Imagine if you were to interpret people and objects seen at night as monotone. That would be weird, right? But in fact, that’s how the brain ‘sees’ at night. We bring our experience and expectations to the sensory input so that we can navigate our way in the multisensory environments in which we live. Some people love wearing bright colours which is great for them. Others love wearing black and say that they feel very comfortable, confident and happy dressed in that colour. This psychological insight enables us to begin to understand the the relationship between clothing, mood and colour and to appreciate it depends on many factors. Ultimately, it is more complicated that intuition suggests. To complicate it further, particular colours have socially and culturally constructed associations. These associations are frequently used in marketing and advertising. But, colour associations vary across cultures and there is no universally agreed colour association code.
“What about context?”
Our perceptions of colour vary according to the context in which we see it, our expectations, experience and knowledge. As a result, psychologists have developed the colour in context theory. Together these findings allow us to challenge the idea that a particular item in a particular colour which is associated with a particular emotion (for example, yellow with happiness, black with sadness), can make us feel that emotion. However, it may well do if we assume it will and we are receptive adequately to this influence when we wear it.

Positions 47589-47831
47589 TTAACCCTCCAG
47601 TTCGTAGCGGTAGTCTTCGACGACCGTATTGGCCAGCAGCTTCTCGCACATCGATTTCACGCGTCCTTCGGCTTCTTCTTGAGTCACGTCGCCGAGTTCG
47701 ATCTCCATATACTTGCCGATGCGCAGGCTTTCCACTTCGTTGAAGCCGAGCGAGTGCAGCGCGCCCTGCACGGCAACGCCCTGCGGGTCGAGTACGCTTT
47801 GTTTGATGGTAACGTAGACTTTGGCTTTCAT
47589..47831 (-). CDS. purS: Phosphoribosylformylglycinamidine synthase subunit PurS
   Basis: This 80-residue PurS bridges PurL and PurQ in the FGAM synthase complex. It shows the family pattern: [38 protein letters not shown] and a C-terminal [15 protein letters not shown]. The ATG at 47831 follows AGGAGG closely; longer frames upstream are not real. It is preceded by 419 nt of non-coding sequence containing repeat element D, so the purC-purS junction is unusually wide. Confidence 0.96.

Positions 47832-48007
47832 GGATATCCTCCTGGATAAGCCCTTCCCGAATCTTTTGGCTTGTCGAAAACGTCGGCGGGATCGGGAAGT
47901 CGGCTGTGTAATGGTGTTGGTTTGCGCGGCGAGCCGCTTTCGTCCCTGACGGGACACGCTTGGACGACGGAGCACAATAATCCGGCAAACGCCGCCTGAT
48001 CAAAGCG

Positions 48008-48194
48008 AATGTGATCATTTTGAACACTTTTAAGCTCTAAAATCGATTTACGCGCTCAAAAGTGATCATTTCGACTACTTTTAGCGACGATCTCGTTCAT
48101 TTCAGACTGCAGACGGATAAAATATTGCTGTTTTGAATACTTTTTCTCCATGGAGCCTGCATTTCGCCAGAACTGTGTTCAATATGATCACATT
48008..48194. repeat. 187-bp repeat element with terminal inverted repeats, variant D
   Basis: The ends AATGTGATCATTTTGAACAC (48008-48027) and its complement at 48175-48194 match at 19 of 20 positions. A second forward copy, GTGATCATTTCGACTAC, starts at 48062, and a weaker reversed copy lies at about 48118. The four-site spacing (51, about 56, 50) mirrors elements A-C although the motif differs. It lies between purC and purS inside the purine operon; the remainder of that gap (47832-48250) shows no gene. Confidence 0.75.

“Can shopping for fashion elevate mood?”
Retail therapy can be a great way to relieve tension, but it can be short-lived and result in an even lower mood when regret for purchasing kicks in. We tend to buy more when we’re happy and buy more impulsively when we’re unhappy. In both cases, we can feel satisfied or regretful post purchase. If we are looking for retail therapy, it’s useful to know that we get pleasure form desiring and looking for an item more than the pleasure we get from owning it in reality. Window shopping when the stores are closed is a compromise that affords the individual time to think whether they really want or need the item and whether browsing in itself was satisfying.
“How can we use fashion to help boost our mood?”
Wear what we feel confident and comfortable in. Would you be confident walking across a crowded room in that outfit. Does the outfit attract [unwanted] attention? Confidence is very attractive so feeling confident in what we wear is the best way to feel good about ourselves and receive reflections of this from those we interact with. In addition, we can bring meaning to what we wear through our belief in the item’s symbolism. For example, the dress I wore to an interview when I got the job can become my ‘lucky’ outfit. I can assume and expect that when I wear it again, it will bring positive outcomes because it did before. This can become a self-fulfilling prophesy. Therefore we have the power to make fashion and clothing work for us through our beliefs about in their symbolism.
Contact me to find out how you can understand your customers better and in doing so give them the best experience.